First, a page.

General-purpose disposable gloves are used in a variety of industries, including automobile, food handling, general, hospitality and retail. They are primarily used for janitorial and maintenance work.
Exam-grade gloves are used in the medical, dental, emergency medical service (EMS), law enforcement, nursing homes, tattoo parlors and veterinary fields.
High-risk gloves are generally associated with EMS and laboratory applications. Examples of high-risk situations are patient care activities that create exposure to blood, bodily fluids and other potentially infectious material. Other high-risk situations are those that can stress the glove material, such as handling instruments, chemicals and disinfectants.
In addition to providing protection, disposable gloves should offer comfort. Properly fitting gloves can help improve performance and reduce hand fatigue.
Latex gloves have been shown to offer good elasticity, strength and flexibility. Nitrile gloves are also a comfortable option because of their softness and flexibility, although they tend to be stiffer than latex. Nitrile is strong, abrasion resistant and causes less irritation. Vinyl gloves are soft and comfortable, but provide a looser fit.
Common disposable glove sizes range from extra small to extra large. To measure your hand size, wrap a tape measure around the palm at its widest point. This measurement (in inches) is equivalent to the glove size (e.g., 9” measurement = size 9). See Quick Tips #306 and #329 for additional information regarding glove sizing. Use the following table to translate the measurement into letter sizes.
|Men's Sizes||Women's Sizes|
|S||7-1/2 to 8||20||S||6-1/2||17|
|M||8-1/2 to 9||23||M||7||18|
|L||9-1/2 to 10||25||L||7-1/2||19|
|XL||10-1/2 to 11||28||XL||8||20|
Lastly, cost is a factor when considering which disposable gloves to purchase. The cost of each of the three common types (latex, nitrile and vinyl) is based on commodity raw materials with price fluctuations that depend on specific market factors. In general, nitrile is often considered premium to latex, which in turn is often considered premium to vinyl. Choosing the least expensive glove may not be appropriate to your situation, yet more expensive products may not fit your budget. The best approach is to choose the highest quality disposable gloves that fit your needs at the best value.
Q: Do disposable gloves have a shelf life?
A: Yes. Glove shelf life depends on how products are stored and on the materials used to manufacture them. Natural latex gloves have an approximate three-year shelf life. Gloves made of nitrile, vinyl and other synthetic coatings have a nominal five-year shelf life. To help maximize the useful life of any type of glove, store them in a cool, dark environment shielded from ozone and ultraviolet light.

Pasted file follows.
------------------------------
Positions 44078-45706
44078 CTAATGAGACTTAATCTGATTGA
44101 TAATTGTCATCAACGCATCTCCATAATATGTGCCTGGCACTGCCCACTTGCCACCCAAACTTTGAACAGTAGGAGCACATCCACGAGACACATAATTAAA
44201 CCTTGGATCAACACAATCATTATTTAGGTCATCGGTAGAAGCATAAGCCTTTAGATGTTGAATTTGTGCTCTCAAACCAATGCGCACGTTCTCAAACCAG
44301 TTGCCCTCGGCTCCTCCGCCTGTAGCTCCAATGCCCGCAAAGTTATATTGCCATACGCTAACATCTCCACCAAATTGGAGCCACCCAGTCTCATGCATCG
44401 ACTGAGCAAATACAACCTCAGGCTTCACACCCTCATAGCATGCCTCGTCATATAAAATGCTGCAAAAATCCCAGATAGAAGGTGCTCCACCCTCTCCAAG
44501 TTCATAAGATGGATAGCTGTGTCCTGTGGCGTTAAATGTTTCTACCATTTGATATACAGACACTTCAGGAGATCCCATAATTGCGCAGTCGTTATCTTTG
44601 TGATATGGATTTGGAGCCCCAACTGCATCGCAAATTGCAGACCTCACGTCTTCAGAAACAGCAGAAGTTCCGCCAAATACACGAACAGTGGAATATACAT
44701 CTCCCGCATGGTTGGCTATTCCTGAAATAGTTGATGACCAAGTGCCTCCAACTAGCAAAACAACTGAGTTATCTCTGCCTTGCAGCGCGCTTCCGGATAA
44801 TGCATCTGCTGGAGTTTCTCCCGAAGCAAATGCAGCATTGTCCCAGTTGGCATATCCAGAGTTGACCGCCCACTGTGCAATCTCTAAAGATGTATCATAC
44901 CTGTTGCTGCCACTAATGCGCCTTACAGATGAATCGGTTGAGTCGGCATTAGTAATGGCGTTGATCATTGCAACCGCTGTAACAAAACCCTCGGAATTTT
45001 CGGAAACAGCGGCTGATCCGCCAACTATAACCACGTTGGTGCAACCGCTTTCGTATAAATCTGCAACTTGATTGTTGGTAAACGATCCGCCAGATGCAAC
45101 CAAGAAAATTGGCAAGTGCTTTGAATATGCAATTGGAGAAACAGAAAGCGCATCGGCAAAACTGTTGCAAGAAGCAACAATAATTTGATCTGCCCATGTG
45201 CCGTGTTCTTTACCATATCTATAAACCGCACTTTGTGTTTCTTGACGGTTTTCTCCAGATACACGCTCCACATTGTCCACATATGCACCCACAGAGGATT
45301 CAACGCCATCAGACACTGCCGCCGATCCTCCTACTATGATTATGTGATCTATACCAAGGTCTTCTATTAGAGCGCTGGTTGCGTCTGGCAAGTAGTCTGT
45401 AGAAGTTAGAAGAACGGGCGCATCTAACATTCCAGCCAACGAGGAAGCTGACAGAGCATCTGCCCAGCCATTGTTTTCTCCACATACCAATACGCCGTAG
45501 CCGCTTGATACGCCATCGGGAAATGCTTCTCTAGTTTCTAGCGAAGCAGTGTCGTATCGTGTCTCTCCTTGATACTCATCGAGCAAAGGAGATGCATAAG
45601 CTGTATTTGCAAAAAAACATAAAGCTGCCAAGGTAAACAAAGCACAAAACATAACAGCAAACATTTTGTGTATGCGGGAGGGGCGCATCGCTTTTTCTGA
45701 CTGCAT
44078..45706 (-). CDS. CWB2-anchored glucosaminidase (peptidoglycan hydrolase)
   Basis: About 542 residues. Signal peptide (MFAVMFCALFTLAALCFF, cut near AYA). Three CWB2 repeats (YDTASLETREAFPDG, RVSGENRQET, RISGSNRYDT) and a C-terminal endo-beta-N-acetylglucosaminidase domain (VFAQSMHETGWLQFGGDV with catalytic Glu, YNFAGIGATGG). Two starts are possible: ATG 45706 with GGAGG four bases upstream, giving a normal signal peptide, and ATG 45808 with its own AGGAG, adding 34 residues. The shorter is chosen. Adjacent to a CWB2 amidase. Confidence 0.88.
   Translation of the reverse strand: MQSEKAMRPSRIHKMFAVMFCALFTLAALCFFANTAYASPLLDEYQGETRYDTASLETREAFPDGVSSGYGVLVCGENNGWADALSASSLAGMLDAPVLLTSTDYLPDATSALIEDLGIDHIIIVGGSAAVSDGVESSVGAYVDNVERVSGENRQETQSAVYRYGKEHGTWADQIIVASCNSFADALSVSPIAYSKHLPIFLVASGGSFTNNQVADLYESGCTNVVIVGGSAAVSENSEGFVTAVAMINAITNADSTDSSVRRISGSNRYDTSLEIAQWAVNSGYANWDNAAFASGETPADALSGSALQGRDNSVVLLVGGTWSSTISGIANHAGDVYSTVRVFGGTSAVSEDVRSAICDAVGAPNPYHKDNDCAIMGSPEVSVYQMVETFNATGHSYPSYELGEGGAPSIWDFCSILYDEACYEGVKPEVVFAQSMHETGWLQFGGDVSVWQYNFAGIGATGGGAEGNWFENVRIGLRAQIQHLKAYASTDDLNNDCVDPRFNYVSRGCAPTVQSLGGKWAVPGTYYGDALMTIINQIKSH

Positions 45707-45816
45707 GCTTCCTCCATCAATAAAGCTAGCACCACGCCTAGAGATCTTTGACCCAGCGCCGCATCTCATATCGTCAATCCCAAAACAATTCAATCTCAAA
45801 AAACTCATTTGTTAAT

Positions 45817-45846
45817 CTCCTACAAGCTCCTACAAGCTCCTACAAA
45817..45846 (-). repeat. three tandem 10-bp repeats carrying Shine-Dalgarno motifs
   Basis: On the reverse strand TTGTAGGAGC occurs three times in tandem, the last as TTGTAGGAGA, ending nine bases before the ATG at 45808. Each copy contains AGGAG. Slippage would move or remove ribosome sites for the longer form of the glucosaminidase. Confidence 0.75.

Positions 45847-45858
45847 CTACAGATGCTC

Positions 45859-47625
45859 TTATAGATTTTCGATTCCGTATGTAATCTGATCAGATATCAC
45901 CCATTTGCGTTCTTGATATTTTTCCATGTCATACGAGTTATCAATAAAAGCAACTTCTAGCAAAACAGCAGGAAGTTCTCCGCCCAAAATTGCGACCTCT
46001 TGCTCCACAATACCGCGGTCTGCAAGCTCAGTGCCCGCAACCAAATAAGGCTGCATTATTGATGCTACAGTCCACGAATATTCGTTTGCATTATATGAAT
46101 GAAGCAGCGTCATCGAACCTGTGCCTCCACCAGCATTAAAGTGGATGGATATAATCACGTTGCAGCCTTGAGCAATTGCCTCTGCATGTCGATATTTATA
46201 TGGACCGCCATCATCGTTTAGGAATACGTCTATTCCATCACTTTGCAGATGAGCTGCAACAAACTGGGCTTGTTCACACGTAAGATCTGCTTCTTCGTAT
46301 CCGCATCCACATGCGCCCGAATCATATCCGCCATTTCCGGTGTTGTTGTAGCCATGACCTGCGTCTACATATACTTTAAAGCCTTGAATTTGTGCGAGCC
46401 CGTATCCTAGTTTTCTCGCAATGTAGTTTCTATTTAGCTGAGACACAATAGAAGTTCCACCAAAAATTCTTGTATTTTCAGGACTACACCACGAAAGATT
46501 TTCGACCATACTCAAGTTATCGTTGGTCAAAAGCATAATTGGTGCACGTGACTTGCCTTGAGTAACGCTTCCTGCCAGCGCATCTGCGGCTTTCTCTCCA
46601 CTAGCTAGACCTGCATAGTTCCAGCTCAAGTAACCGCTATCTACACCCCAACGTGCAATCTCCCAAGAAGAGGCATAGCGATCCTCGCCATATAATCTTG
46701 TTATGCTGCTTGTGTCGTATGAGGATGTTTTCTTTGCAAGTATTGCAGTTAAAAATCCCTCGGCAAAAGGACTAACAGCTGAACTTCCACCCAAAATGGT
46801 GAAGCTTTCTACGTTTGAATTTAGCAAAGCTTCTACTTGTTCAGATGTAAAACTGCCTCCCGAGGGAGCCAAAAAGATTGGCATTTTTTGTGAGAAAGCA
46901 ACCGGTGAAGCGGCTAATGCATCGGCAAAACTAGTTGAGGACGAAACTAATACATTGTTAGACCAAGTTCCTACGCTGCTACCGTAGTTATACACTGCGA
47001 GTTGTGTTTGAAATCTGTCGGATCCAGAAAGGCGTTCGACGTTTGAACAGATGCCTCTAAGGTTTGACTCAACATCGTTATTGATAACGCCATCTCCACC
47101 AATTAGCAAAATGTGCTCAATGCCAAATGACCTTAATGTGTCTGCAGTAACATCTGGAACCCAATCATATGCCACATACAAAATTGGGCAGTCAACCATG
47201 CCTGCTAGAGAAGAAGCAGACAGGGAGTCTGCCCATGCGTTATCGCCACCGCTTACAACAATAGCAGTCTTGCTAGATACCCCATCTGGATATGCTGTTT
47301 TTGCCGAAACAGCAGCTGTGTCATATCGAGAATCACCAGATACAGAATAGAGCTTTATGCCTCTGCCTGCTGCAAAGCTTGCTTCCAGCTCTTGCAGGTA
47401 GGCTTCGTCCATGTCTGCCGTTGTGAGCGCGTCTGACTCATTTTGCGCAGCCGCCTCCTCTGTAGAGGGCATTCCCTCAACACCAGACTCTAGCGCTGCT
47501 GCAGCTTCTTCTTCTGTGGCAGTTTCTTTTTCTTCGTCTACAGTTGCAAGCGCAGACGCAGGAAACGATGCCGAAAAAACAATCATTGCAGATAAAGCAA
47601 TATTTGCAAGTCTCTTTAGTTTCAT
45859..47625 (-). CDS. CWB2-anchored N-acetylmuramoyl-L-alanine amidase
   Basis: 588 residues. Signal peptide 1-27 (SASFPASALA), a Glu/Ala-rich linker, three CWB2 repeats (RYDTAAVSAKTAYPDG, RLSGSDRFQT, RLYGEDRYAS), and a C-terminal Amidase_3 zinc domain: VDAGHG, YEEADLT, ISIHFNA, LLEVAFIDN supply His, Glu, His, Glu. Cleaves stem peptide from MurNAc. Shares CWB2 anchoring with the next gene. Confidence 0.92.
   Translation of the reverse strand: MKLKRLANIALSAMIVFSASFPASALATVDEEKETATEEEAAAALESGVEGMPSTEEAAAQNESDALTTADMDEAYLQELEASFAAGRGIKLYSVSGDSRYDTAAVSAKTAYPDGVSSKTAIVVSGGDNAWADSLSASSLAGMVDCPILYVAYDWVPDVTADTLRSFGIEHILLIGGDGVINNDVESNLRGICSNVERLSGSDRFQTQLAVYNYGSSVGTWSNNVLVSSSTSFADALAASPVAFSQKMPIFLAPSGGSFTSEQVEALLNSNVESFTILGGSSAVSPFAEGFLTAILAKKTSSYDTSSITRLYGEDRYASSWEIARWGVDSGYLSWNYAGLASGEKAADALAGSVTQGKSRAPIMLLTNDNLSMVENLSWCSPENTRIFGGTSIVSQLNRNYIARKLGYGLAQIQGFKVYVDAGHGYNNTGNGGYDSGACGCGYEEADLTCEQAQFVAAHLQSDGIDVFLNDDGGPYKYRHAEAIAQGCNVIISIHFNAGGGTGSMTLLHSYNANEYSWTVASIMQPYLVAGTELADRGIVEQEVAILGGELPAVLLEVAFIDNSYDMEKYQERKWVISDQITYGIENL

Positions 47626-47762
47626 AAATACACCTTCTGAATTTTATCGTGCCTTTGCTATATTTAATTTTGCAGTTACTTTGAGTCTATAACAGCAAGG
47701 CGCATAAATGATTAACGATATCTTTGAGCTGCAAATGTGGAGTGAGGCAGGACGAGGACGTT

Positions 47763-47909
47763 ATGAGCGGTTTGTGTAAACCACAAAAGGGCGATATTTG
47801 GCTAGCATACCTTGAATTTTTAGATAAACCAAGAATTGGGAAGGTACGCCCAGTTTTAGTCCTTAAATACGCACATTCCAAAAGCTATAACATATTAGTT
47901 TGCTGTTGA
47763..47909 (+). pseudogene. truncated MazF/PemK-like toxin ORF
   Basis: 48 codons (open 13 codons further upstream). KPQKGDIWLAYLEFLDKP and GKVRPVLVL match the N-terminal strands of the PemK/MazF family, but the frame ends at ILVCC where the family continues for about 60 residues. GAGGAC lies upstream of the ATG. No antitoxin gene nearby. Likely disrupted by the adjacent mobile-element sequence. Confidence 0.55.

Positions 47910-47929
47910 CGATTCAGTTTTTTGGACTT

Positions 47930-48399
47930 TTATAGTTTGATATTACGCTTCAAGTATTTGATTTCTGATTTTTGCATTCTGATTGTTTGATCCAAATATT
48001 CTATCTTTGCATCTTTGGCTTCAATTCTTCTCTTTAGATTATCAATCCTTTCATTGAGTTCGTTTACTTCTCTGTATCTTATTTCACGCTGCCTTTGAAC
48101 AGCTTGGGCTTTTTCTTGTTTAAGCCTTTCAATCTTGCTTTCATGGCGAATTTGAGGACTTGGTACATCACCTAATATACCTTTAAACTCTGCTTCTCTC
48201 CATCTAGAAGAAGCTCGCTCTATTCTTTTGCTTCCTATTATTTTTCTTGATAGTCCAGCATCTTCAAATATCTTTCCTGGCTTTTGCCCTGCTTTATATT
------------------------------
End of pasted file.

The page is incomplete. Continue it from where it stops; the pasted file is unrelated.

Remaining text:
Q: Why are disposable gloves suggested for incidental chemical contact only?
A: Because disposable gloves are so thin, the material is easily stretched over the hand. This stretching creates larger spaces in the glove material that can allow chemicals to permeate through quickly. Disposable gloves are designed to protect against incidental rather than intentional contact with chemicals. Incidental contact refers to tasks where there is no intended direct contact with the chemical and exposure will only occur through a splash or spill. Disposable gloves should be replaced immediately after a splash or spill occurs. Intentional contact refers to tasks where contact with the hazardous chemical is inevitable (e.g., immersing hands in liquids, direct handling of a substance rather than its container or handling of materials coated or saturated with the hazardous substance(s), such as a cleaning rag. When selecting a glove for protection against intentional contact with chemicals, it is necessary to select a glove made from a material that offers good resistance to permeation from the specific chemicals in use. For help in the selection of chemical-resistant gloves, please refer to Quick Tips #166, Chemical-Resistance Guide for Gloves and Quick Tips #191, Chemical Protective Gloves.
Performance at Your Fingertips, AnsellPro.com
Dexterity is Prerequisite for Productivity, AnsellPro.com
Showa Materials Quick Reference Chart
Turtleskin Glove/Warwick Mills, Inc.
Integrity of Disposable Nitrile Exam Gloves Exposed to Simulated Movement, Journal of Occupational and Environmental Hygiene, Volume 8, Issue 5, 2011
The information contained in this article is intended for general information purposes only and is based on information available as of the initial date of publication. No representation is made that the information or references are complete or remain current. This article is not a substitute for review of current applicable government regulations, industry standards, or other standards specific to your business and/or activities and should not be construed as legal advice or opinion. Readers with specific questions should refer to the applicable standards or consult with an attorney.